How To Improve Your Sales SkillsWritten by Chuck and Sue DeFiore
One of biggest problems for many business owners is ability to overcome objections. In fact, for many, this skill could be difference between succeeding and going back to being an employee. Since none of us want to do that, we need to hone our sales writing skills and our in person skills. This article will discuss in person skills.
Objections stop sales. Period. The customer says, "No". Listen to objection. For example, customer says, "It's too expensive". Don't walk away or hang up, listen. Do they really think it is or is this just a knee jerk response. Is he/she trying to buy time, make up their mind. Tell them about product, benefits to them, how it can help their business. Listen to your customer. Let them finish before immediately jumping in and responding.
Don't over-react by interrupting while they are speaking. First of all, you cut them off, which upsets them, and secondly you appear as if you are dying for sale.
Let customer finish speaking. Be empathetic. Show you understand concern and then deal with objection. If it's price, agree, that while it might seem high it's not when you consider how product or services saves time, helps them cut costs, helps expand their business and so on.
Look for solutions. Ask for less. Many times a customer will say they are happy with person they are doing business with. In fact, it might be a family member or a relative. Hard to argue against. See if you can get part of it. Say, that's fine. Tell them you just want them to give you a chance to show them what you can do for them. Point out it is always better to have more than one company supplying a product or service. A good example for this area is when seller is already with a Realtor, or is adamant about selling it his/her self. Point out that your consulting with them, or working with them, just gives them another avenue to help them move their property. Remember, it's never a good idea to knock competition.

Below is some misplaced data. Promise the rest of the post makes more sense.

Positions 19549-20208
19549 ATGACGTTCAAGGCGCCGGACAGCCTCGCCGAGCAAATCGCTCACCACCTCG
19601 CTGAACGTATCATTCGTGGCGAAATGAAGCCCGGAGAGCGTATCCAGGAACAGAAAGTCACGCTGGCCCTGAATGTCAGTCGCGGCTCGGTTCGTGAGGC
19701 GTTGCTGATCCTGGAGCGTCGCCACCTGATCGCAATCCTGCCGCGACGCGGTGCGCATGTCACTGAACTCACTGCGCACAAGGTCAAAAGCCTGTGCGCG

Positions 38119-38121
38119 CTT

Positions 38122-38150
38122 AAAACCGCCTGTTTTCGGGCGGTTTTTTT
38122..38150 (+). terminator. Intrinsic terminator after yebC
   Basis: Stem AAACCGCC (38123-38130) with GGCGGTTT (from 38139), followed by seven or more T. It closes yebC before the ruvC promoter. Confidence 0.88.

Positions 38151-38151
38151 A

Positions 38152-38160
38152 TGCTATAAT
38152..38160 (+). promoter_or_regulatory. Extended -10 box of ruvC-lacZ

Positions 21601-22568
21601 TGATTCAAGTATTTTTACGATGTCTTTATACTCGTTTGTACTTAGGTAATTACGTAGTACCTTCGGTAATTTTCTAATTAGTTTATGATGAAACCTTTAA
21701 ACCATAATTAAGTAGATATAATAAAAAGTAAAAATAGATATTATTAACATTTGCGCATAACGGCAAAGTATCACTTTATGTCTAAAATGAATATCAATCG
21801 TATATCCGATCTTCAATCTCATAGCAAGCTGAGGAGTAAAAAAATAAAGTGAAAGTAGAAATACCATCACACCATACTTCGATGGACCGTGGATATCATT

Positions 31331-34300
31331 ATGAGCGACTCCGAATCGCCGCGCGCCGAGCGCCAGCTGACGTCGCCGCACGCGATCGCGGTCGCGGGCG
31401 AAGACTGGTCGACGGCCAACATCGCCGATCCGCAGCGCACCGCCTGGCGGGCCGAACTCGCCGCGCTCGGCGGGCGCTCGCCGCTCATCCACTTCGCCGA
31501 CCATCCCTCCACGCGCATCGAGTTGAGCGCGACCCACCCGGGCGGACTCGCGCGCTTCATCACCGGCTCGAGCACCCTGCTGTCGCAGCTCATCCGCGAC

Concede point. Sometimes you won't be able to contest objection. In that case, go around it. For example, Yes, they are a good publisher, they do good work at a good price. I'm good too, I can get you what you need faster for same price. Let me prove it to you.
Staying Focused Written by Chuck and Sue DeFiore
Three of biggest areas of concern to our survey participants were repeat sales, getting new business and staying focused while working at home.
First, let's discuss staying focused at home. Remember, to have a separate office or to delineate one area and one area only to your home business. This can be your kitchen table, a desk in your dining or living area, but only one place for business paperwork. Obviously, if you have to place supplies in a different area, this is OK. In addition, if you have clients come to your home, you can do this in your living room, or family room area, or an area you have designated for clients.
I know, it's summer and all that sunshine and water beckons you. Remember, folks this is your business. If you need a few days off to get it out of your system, do it. You'll come back more motivated, refreshed, and ready to tackle anything.
Your home-based business is no different than that job many of us had years ago, that when Spring and Summer came along we had a hard time concentrating, and maybe took some time off. However, when we came back we were ready to work. And this time it's your own business, so that should motivate you even more.
Don't forget one of basic tenets of running a business from your home, set distinct hours for that business and stick to them. When work day is done, close door, or clean up that area, and go on to household chores, or outside interests.